Friday, January 2, 2015

Tax shares update: still highly progressive

The Tax Foundation has just updated its calculations of who paid how much in federal income taxes in 2012. The results are very similar to what we've seen in the past.

I've put the results into two charts:

The chart above shows the top federal income tax rate (black line), and the share of total federal income taxes paid by upper-income earners. Note that the top 25% of income earners paid about 85% of all federal income taxes. Note also that "the rich" are paying a far greater percentage of total taxes today than they were three decades ago, despite a huge decline in the top federal income rate. Laffer was right: income taxes were way too high in the early 1980s. As a percentage of GDP, the federal government collects more taxes today (17.5%) than it did in 1983 (16.9%).

The chart above shows the share of total income (AGI) earned by each of the top tiers of income earners. For example, to make it into the top 1% in 2012 you had to earn at least $435K of Adjusted Gross Income. Those that made it received about 20% of all income but paid almost 40% of total income taxes.

Our tax code remains highly progressive, and this is not necessarily a good thing.

Here are the key points from the Tax Foundation:

-In 2012, 136.1 million taxpayers reported earning $9.04 trillion in adjusted gross income and paid $1.1 trillion in income taxes. 
-All income groups increased their income and taxes paid over the previous year. 
-The top 1 percent of taxpayers earned their largest share of income since 2007 at 21.9 percent of total AGI and paid their largest share of the income tax burden since the same year at 38.1 percent of total income taxes.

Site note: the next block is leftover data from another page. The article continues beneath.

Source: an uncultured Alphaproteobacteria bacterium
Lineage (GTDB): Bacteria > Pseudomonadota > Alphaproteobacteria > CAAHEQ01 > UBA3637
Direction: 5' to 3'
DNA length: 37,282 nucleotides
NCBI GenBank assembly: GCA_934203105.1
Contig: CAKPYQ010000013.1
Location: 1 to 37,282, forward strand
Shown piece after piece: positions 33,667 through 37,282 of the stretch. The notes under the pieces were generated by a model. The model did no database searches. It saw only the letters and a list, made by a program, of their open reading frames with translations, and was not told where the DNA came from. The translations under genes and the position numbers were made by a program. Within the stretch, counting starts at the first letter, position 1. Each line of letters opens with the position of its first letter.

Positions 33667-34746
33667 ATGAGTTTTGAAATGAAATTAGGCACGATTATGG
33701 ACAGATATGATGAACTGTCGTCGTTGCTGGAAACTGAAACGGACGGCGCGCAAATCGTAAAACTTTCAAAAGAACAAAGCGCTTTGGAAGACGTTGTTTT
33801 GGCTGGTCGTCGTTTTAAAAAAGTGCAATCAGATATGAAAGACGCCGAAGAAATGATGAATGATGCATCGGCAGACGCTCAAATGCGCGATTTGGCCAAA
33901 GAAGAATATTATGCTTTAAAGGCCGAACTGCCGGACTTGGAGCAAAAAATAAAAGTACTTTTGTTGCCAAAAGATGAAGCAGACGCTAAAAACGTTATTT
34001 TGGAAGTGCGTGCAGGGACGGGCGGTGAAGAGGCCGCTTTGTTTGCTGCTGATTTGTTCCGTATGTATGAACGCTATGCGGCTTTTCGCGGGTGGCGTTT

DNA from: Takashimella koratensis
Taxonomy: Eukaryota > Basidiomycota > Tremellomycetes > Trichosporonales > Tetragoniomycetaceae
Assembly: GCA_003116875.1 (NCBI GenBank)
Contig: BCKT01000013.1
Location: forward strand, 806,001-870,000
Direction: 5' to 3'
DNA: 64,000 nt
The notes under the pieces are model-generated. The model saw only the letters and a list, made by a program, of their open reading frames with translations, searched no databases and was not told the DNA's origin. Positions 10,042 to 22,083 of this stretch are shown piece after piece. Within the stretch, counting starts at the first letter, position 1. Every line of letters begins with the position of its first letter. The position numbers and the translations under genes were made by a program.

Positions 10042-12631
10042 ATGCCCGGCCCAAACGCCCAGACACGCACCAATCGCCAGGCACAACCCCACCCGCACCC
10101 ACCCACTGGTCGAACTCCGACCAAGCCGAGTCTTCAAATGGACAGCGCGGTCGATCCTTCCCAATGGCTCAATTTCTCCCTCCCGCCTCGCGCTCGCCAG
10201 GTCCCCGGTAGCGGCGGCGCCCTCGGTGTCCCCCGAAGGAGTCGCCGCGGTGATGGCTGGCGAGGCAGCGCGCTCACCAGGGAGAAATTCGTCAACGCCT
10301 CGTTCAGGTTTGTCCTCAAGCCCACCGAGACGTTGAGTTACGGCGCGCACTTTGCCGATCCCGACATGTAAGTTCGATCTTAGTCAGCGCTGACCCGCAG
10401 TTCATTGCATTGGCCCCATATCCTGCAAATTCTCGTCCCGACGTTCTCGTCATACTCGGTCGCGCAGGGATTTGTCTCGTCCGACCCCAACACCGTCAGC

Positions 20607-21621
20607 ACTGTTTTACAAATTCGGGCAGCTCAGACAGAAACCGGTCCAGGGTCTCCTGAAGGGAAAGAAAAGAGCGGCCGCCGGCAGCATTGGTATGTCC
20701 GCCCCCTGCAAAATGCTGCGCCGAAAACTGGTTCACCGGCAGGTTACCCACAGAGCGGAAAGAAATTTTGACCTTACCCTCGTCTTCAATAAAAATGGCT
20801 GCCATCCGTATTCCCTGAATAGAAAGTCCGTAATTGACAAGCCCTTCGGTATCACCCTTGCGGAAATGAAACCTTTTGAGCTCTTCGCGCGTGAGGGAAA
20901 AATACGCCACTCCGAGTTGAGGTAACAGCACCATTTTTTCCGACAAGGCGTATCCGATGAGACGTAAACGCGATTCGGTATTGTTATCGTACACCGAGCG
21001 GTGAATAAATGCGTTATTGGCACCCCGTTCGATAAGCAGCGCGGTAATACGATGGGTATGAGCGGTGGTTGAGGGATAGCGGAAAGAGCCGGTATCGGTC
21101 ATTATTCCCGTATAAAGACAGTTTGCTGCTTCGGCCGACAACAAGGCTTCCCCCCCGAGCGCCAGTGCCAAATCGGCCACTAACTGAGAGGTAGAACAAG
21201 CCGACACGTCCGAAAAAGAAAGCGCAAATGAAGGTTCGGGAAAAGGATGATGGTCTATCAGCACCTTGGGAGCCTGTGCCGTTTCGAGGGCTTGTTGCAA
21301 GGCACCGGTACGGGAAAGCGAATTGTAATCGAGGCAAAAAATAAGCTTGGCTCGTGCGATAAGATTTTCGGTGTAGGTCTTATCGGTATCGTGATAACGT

-In 2012, the top 50 percent of all taxpayers (68 million filers) paid 96.7 percent of all income taxes while the bottom 50 percent paid the remaining 3.3 percent. 
-The top 1 percent (1.3 million filers) paid a greater share of income taxes (38.1 percent) than the bottom 90 percent (122.4 million filers) combined (29.8 percent). 
-The top 1 percent of taxpayers paid a higher effective income tax rate than any other group at 22.8 percent, which is nearly 7 times higher than taxpayers in the bottom 50 percent (3.28 percent).

Update: Be sure to check out this post from last November which highlights how steeply progressive our tax code is when comprehensive measures of income and transfer payments are included in the analysis. (HT: reader "randy")


Benjamin Cole said...

Yes, but for FICA and state and local taxes, the results are different. When all taxes are taken into consideration we end up with a tax system that is mad in the complex and arbitrary, and one that penalizes produtive behavior, but not much regressive or progressive.

randy said...

It is extremely difficult to sort through the noise and complexity to get a clear picture of relative tax burdens. It's never made sense to me to look just at income taxes and ignore payroll taxes (as Benjamin notes), or to ignore transfer payments made that offset taxes paid. For me, the best complete picture I've seen was in this other post from Scott.

Scott Grannis said...

randy: thanks for reminding me of that post. I've added the link to the above post.